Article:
Related historical sidenote: the Lutheran Church of America (another predecessor body of the ELCA) convened in 1970 to change the language of a bylaw in such a way that women would be eligible for ordination (literally, all they did was change the word “man” to “person”). When the edit passed (easily), their president, Rev. J. Marshall, waited until the tumultuous applause had died down before sardonically observing:
The proof of the pudding will be in the eating.
Not exactly inspirational words, Marshall.
But back to my unashamed weeping. Those tears are also because women’s ordination was historically a very big deal for Lutheran bodies–it remains one of the huge divisions between the ELCA and the Lutheran Church—Missouri Synod. Lutheran bodies started ordaining women in 1970, more or less because they had run out of options. They’d afforded women the right to vote in congregations a decade before, and in doing so, had vacated the authority of interpretations of texts like 1 Timothy 2:12 that denied women any official voice in ecclesial processes. After that, it was only a matter of time.
Yet it still took another 22 years until Lutherans elected a woman bishop of one of the 65 synods of the ELCA. April Ulring Larson was elected in 1992 as bishop of the La Crosse Area Synod. Do you know what else happened in 1992? Hurricane Andrew, Rodney King, and Aladdin. Remember those? I can, and I wasn’t alive when Michael Jackson wrote “Thriller.” 1992 wasn’t that long ago.
That “proof in the pudding” that Marshall noted would be necessary has been shown time and time again by the female pastorate of the ELCA, and in the wake of the success of women’s ordination, there are women (and men) who have been asking for their own proof: proof that in this denominational pudding, there is recognition and celebration of that success, and a commitment to its continuance.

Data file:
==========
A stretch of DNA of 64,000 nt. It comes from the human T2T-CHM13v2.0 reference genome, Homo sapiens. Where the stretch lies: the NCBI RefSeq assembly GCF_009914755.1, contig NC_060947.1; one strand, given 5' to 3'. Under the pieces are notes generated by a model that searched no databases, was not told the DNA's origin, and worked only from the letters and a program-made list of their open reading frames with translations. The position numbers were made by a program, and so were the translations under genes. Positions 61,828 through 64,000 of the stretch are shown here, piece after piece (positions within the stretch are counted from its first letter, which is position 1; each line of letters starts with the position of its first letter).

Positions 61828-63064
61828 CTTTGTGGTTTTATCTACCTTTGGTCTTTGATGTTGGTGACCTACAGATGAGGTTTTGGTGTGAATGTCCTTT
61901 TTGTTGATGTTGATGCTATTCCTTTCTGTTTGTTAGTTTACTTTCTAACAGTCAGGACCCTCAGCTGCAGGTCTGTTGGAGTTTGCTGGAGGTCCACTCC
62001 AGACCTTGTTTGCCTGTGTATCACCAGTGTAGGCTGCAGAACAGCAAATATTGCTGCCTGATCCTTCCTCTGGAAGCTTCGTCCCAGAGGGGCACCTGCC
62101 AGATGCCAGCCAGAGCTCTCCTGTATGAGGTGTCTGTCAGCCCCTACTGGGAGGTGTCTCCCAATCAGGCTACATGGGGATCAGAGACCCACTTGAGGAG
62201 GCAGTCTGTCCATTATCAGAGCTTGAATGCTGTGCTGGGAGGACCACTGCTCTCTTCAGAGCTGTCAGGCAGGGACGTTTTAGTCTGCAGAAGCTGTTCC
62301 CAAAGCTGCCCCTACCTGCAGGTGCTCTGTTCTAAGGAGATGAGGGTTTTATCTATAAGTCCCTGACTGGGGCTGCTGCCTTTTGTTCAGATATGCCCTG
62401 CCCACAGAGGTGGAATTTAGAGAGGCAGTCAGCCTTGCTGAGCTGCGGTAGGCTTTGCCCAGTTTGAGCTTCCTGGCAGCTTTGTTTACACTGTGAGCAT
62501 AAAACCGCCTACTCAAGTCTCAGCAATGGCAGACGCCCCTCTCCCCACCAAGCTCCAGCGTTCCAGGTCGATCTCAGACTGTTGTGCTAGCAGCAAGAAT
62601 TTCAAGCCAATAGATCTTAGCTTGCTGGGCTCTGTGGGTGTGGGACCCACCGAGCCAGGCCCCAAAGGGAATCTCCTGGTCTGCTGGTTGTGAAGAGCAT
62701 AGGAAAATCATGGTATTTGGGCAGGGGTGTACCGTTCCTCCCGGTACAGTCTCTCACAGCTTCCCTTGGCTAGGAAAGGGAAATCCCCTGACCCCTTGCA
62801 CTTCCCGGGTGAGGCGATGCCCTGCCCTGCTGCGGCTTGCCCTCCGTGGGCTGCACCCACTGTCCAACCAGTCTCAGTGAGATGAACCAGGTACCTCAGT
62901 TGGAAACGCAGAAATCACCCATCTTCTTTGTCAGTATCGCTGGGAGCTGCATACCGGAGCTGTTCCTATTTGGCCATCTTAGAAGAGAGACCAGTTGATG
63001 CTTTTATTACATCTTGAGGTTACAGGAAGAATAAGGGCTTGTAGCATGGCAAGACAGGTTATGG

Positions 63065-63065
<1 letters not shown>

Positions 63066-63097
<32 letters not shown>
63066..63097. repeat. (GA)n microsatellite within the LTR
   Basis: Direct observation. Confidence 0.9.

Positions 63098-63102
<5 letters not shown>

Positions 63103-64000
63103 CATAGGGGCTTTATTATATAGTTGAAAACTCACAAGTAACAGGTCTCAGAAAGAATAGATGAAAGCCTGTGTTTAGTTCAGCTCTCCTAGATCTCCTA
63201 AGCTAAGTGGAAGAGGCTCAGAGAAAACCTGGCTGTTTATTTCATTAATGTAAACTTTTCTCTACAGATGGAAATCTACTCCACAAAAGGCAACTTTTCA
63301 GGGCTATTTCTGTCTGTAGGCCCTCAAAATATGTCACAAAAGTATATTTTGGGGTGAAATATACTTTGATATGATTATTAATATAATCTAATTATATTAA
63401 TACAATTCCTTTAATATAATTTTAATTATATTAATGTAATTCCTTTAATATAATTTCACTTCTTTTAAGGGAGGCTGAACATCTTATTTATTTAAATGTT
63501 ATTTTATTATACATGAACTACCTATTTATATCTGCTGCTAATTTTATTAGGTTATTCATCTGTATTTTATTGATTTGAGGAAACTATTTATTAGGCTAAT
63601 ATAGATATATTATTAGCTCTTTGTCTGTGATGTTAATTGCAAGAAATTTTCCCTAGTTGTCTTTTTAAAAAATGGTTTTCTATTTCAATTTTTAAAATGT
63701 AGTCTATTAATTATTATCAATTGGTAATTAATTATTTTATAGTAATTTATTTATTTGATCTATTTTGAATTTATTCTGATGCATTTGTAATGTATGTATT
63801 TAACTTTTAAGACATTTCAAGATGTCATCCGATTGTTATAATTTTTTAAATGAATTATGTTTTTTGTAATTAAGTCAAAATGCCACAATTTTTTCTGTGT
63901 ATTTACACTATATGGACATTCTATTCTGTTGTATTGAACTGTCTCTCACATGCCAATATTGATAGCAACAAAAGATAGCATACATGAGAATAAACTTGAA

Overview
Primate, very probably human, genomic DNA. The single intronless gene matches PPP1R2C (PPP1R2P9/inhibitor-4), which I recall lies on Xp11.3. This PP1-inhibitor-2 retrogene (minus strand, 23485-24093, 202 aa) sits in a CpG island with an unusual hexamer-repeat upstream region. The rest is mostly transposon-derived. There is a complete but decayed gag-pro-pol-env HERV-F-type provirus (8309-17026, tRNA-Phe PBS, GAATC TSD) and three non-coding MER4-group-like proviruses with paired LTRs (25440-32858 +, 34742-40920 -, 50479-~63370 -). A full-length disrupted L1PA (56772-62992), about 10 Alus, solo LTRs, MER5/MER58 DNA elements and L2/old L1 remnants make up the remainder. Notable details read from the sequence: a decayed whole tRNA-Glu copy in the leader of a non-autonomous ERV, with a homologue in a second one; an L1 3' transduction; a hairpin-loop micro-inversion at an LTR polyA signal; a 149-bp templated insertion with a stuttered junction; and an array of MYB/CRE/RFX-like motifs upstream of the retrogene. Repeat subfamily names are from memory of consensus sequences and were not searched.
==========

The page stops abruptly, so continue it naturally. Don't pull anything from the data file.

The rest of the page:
Those of us in ELCA seminaries, which are about half-male, half-female, have started to look askance at the pastorate, of which only 23% is female–and those women are disproportionately to be found in smaller, declining congregations instead of robust or urban calls. Bishop Eaton’s election is proof, not just for Marshall’s camp, but for this latter one as well. The motto of the Churchwide Assembly, “Always being made new,” isn’t an empty platitude—it’s a promise.
Bishop Eaton’s gender shouldn’t (and doesn’t) stand in for her actually being able to do the job, but it does matter. It’s why the people I’ve talked to about the election call this a historic day. It’s what those surprising tears were about. It’s why the movement of the Spirit seems especially powerful at the churchwide assembly (which, lest you think this is all about pastors in pantyhose, also moved to encourage churchwide conversation about immigrant reform and introduced a new social statement on criminal justice).
It’s another reason why I stay with the church I was raised in, and in the midst of so much tumult, feel hope and pride.
Thank you, Bishop Hanson, for your impeccable service; and blessing, Bishop-Elect Eaton, on what is indeed a historic day.
A version of this post originally appeared on the author’s personal blog, http://lutheranmoxie.wordpress.com
Image source: Michael Maggs (Attribution via Wikimedia Commons)
 Evelyn Streng, “Interview with Evelyn Streng by Paul D. Opsahl,” January 10, 1985, Archives of Cooperative Lutheranism, Lutheran Council in the USA, ELCA Archives, Chicago, 44 and Schiotz, “Interview,” 302–03. Both Streng and Schiotz recall the incident. Quoted in McArver, “The Americanization of American Lutheranism.”
 Mary W. Anderson. 2010. “The fortieth anniversary of women’s ordination in the Lutheran church.” Dialog 49, no. 4: 354-357. ATLA Religion Database with ATLASerials, EBSCOhost (accessed February 15, 2013).